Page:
Hammond sold the property surrounding the diner to Indianapolis developer Herman Renfro, who leased part of it to Walgreens, making the drugstore chain the diner's reluctant landlord. The company has erected a new outlet right behind Nick & George's and hopes to bulldoze the diner as soon as possible to replace it with a flower bed. For the time being, the drugstore giant has put up a tall wooden fence to conceal the humble diner from its customers' eyes. Helen Liaskos finds this gesture a bit hurtful. "Hammond is an old city," she says. "People know what it looks like here, but they put a fence around us as though we are an eyesore!"
"Walgreens has been very gracious," adds Peter. "Our lease with them actually ran out last November, and they'd have been within their rights to evict us, but they've let us stay on while we figure out where we're going next."
Renfro and the Liaskos family worked out a plan that calls for the creation of a brand-new Nick & George's in the Sibley Shoppes, a minimall Renfro is building just around the corner. The proposed new restaurant will seat 90 and have a liquor license. But the mall, which was supposed to be finished last fall, is still a vacant shell awaiting tenants, and negotiations between the developer and the restaurant owners have been protracted and complex.
Part of the problem is that the Liaskos family is leery about moving into a mall. "Before the city came along and used its power of eminent domain to take the property away from us we were planning to knock down the building and then build a new one that mimicked the old as closely as possible," says Peter. "Nick & George's looks like a shack and people like it that way. We're not a cookie-cutter business and we're worried about losing our identity. Look what happened when we played with the french fries 20 years ago; people still remember that. You can't blame us for being suspicious about change."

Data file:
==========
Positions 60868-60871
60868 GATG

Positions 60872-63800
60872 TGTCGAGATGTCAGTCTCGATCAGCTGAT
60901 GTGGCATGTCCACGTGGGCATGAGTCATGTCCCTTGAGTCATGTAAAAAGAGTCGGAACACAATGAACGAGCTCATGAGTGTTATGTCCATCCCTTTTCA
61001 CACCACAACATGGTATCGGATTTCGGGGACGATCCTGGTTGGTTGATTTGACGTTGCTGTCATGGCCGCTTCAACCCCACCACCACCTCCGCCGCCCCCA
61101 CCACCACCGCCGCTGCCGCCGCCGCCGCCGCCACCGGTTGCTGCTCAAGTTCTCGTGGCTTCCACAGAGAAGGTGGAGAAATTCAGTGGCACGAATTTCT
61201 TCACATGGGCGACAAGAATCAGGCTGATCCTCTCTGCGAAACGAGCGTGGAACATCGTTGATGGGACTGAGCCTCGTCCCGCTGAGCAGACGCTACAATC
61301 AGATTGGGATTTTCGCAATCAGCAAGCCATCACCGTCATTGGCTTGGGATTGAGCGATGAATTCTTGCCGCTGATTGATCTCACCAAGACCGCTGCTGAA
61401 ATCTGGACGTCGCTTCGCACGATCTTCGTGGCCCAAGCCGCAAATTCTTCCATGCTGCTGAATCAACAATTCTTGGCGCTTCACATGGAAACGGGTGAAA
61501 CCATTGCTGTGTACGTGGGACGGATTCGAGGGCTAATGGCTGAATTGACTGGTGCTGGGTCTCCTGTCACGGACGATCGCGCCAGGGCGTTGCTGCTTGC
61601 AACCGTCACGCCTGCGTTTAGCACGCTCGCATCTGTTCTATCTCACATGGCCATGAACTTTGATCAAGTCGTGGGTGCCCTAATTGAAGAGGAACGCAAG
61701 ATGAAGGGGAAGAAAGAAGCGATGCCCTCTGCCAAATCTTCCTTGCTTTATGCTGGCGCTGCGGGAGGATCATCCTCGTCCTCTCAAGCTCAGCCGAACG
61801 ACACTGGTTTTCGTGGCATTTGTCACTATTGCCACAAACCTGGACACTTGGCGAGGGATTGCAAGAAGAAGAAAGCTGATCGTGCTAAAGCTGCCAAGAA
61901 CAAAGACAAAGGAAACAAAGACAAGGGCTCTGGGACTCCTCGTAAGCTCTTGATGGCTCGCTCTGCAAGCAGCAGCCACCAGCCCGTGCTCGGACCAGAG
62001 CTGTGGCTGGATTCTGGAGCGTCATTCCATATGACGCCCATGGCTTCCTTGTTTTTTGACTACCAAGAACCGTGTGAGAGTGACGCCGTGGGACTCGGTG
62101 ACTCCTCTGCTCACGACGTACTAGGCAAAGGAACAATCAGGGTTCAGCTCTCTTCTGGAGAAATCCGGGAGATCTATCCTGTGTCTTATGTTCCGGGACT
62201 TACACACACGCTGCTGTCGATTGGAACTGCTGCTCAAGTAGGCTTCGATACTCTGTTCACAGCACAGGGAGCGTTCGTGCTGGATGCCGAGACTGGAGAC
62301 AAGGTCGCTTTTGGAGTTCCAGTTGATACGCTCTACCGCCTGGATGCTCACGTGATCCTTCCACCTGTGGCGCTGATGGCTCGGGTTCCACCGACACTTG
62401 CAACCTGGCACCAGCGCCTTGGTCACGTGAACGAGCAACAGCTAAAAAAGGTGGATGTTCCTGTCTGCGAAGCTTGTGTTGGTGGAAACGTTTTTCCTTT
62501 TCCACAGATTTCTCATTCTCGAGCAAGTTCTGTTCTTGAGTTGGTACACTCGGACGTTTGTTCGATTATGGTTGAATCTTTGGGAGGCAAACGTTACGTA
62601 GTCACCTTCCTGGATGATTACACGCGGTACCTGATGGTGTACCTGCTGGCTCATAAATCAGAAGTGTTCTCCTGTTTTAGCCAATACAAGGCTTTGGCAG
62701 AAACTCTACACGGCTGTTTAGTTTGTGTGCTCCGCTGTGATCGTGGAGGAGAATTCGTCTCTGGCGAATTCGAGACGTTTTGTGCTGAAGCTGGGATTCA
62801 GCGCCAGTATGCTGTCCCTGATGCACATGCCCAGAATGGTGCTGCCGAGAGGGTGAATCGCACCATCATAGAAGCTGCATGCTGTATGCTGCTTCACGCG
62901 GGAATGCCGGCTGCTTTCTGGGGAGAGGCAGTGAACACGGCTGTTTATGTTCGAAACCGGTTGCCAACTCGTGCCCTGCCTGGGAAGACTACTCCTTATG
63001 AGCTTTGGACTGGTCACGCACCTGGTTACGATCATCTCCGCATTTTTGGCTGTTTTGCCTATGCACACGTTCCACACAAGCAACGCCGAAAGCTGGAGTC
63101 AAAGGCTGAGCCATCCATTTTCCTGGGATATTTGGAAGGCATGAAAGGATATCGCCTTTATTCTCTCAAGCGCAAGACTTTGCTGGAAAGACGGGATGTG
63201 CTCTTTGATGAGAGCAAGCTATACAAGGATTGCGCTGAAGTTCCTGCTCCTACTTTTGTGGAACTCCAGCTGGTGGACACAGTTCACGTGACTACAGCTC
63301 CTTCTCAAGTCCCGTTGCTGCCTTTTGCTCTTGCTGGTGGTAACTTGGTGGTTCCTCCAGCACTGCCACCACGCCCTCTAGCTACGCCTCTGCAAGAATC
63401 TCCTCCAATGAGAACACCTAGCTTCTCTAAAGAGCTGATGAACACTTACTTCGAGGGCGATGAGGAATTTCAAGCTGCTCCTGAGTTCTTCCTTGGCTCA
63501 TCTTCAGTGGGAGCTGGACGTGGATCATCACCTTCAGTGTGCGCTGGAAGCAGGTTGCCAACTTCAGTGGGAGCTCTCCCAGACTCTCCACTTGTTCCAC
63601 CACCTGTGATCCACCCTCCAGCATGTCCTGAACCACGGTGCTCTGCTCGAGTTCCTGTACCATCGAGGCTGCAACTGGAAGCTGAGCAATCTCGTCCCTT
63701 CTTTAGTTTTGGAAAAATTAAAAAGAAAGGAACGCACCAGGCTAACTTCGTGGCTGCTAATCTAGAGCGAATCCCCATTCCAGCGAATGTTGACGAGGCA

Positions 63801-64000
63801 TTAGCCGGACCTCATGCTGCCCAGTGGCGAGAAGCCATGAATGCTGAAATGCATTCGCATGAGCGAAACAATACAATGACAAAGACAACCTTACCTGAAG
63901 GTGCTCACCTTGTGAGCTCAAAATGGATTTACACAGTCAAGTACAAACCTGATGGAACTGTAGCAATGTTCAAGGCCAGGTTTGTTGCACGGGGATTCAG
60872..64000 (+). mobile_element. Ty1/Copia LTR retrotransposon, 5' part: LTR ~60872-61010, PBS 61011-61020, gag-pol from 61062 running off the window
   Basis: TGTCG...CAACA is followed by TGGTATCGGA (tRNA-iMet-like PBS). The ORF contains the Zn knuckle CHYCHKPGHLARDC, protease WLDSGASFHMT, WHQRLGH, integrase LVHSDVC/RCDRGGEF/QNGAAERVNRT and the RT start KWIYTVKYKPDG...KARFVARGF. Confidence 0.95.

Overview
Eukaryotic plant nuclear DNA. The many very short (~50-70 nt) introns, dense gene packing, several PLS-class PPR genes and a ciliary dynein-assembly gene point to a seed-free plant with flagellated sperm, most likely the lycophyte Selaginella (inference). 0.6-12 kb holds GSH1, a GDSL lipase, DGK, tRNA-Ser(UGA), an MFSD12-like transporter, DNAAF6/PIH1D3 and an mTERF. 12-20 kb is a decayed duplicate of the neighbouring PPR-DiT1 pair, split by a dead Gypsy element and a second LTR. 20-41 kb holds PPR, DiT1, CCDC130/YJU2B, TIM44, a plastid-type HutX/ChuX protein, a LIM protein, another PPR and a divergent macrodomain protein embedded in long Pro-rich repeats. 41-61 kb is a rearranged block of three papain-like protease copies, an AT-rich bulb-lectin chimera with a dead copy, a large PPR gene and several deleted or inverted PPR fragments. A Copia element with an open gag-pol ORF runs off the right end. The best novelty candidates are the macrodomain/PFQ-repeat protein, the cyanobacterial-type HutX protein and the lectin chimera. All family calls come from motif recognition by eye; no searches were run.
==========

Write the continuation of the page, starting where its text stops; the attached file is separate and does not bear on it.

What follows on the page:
To help the family overcome their qualms, Renfro is helping to pay for the build out of the new restaurant, and the Hammond Redevelopment Commission is paying for part of the business's relocation costs. Peter says his family appreciates the help but adds that the projected overhead of the new restaurant is far higher than they were originally told to expect. "Over the months our expected costs have doubled, then tripled, then quadrupled," he says. "The sums we're looking at are staggering for a small family business, and we don't know if the volume of business will be there once we don't look like Nick & George's any more."
Renfro allows that the projected costs of the build out have risen since he first started talking with the Liaskos family. "In part that's because it's turned into a much more ambitious project than it was originally," he says. "We started out talking about 2,000 square feet of space and now it's nearly twice that, with a full bar. But costs have been rising in general--a lot of building materials have gone up. Also, when you're in the early planning stages of something like this, you're working with some pretty conceptual numbers. As things get more concrete it often tends to get more expensive. But I'm hopeful we can work something out; I really want to see their place continue."
The family's lawyer is currently examining a lease submitted to the family by Renfro. "We're waiting for the final numbers to be determined, then we'll be able to make a decision," says Peter. "If it looks economically feasible, we'll do it. Otherwise, I hate to think what's going to happen. I guess we'll lose a family business that's been here for nearly a century.
"Nobody here is really a bad guy," he adds. "Walgreens has been very patient. Mayor [Tom] McDermott has been very supportive of keeping Nick & George's going. Mr. Renfro is not a bad guy, he's just doing what a developer does. It's more a combination of forces. If we'd been left alone to build another little place, there'd be no issue. We never wanted to get involved with politics or developers or city officials. We just wanted to be left alone."
Art accompanying story in printed newspaper (not available in this archive): photos/Lloyd DeGrane.